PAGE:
Yesterday, it was announced that the government was going to set up a website, the details of which would be unveiled in the Spring White Paper on Adult Social Care which could bring a kind of ‘Trip Advisor’ model of rating and commenting to providers of care homes and nursing homes.
Sounds good so far. I certainly welcome more open and accessible information for those who are choosing care homes but there are some real and obvious differences that need to be highlighted between the choices that are available to those who are picking hotels in New York City and those who are choosing care homes for Granny in Wallsend.
On a positive note, Burstow claims that these plans came from user-led discussion groups which shows that he is listening but there are some important points that have to be taken into consideration, lest this is seen as a way of trying to provide regulation on-the-cheap because the actual regulatory body – the CQC – is unable to carry out its function.
Burstow proposes that alongside this website, the local ‘scrutiny’ teams would be able to visit care homes and report back on them – and these would involve family members of those who are residents.
As someone who has long felt that independent lay visitors could provide a further safeguard I welcome that development. I hope there are sufficient safeguards, perhaps through the use of independent advocates, for those who do not have family members or friends.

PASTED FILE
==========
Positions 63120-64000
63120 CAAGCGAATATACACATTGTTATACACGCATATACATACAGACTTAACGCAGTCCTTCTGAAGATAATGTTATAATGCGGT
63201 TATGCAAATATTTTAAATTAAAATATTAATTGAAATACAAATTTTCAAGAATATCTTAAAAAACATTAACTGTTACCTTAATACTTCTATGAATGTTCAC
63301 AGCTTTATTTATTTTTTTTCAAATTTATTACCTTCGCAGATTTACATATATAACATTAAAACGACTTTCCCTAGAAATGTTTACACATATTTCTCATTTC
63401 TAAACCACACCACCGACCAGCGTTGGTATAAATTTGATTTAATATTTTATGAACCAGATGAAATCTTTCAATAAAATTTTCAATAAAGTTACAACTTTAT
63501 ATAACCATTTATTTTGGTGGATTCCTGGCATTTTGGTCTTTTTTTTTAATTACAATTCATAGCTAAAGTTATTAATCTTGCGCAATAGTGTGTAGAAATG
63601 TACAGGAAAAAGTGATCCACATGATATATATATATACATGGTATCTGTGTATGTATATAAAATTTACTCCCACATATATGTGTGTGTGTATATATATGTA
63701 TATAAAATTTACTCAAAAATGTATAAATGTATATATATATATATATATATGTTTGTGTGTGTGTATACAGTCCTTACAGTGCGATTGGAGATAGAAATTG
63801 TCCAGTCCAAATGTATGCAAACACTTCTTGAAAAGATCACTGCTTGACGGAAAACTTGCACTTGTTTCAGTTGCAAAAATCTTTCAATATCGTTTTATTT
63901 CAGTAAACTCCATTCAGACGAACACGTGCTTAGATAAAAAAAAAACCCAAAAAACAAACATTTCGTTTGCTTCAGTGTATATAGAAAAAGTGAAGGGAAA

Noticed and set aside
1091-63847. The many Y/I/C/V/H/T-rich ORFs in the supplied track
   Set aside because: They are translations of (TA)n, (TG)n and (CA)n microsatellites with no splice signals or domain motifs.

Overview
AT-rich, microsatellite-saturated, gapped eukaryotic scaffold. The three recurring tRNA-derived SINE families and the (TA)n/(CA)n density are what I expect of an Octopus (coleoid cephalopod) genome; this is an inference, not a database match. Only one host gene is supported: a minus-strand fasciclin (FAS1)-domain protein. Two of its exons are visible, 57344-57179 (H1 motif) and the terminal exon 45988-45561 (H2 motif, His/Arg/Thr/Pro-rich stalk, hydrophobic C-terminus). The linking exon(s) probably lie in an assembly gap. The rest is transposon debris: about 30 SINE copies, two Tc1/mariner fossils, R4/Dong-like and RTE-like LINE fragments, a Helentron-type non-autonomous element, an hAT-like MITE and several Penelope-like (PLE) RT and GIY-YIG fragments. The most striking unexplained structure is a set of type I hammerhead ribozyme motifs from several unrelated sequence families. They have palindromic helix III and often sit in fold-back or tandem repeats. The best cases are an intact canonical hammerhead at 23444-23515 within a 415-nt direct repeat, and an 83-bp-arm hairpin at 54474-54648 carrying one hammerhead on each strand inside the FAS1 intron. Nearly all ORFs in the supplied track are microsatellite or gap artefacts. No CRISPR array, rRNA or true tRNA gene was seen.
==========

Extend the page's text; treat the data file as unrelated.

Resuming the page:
My concerns are that:-
I worry there may be an overburdening of responsibility where it is not sought, on family members to ‘inspect’ properties.
A majority of the people whom I am involved in placing and reviewing in residential and nursing care have no family and would not have the capacity to participate fully themselves in these ‘scrutiny’ organisations.
We had ratings previously. The old ‘star system’ that was scrapped by the government (I can’t remember if it was this govt or the last). Sure, they would be different people providing the ratings but I can’t see how it will be any different from the providers point of view. Maybe it will be better in that they will judge on more than desk based inspections and quality of paperwork but there is more to care than a headline figure.
Also, very importantly, the market for care is not as fluid as that for hotels. If you want your mother placed in a particular geographic area and within a certain cost, you may be pushed to find one provider. This is not going to be a case of picking and choosing the way one picks and chooses hotels. That’s not to say more information isn’t good, it is, but pretending this is anything similar to a ‘hotel and restaurant booking’ is facetious at best and deceptive at worst.
My worry is that this is an attempt to plug in the holes of the CQC by resorting to ‘Big Society’. This comes after Lansley demonstrated his lack of faith in the quality of the leadership in the CQC by ordering an investigation into the way it has been managed.
These announcements, this bright new way forward of accessing information about care and the concerns raised about the regulator can’t really be detached from each other.
I welcome more information and knowledge but I worry that this is a path towards the disappearance of professional expert regulation that is being followed ‘on the cheap’ and the intention is to replace rather than bolster scrutiny and regulation in what is a much more complex setting than hotels and restaurants.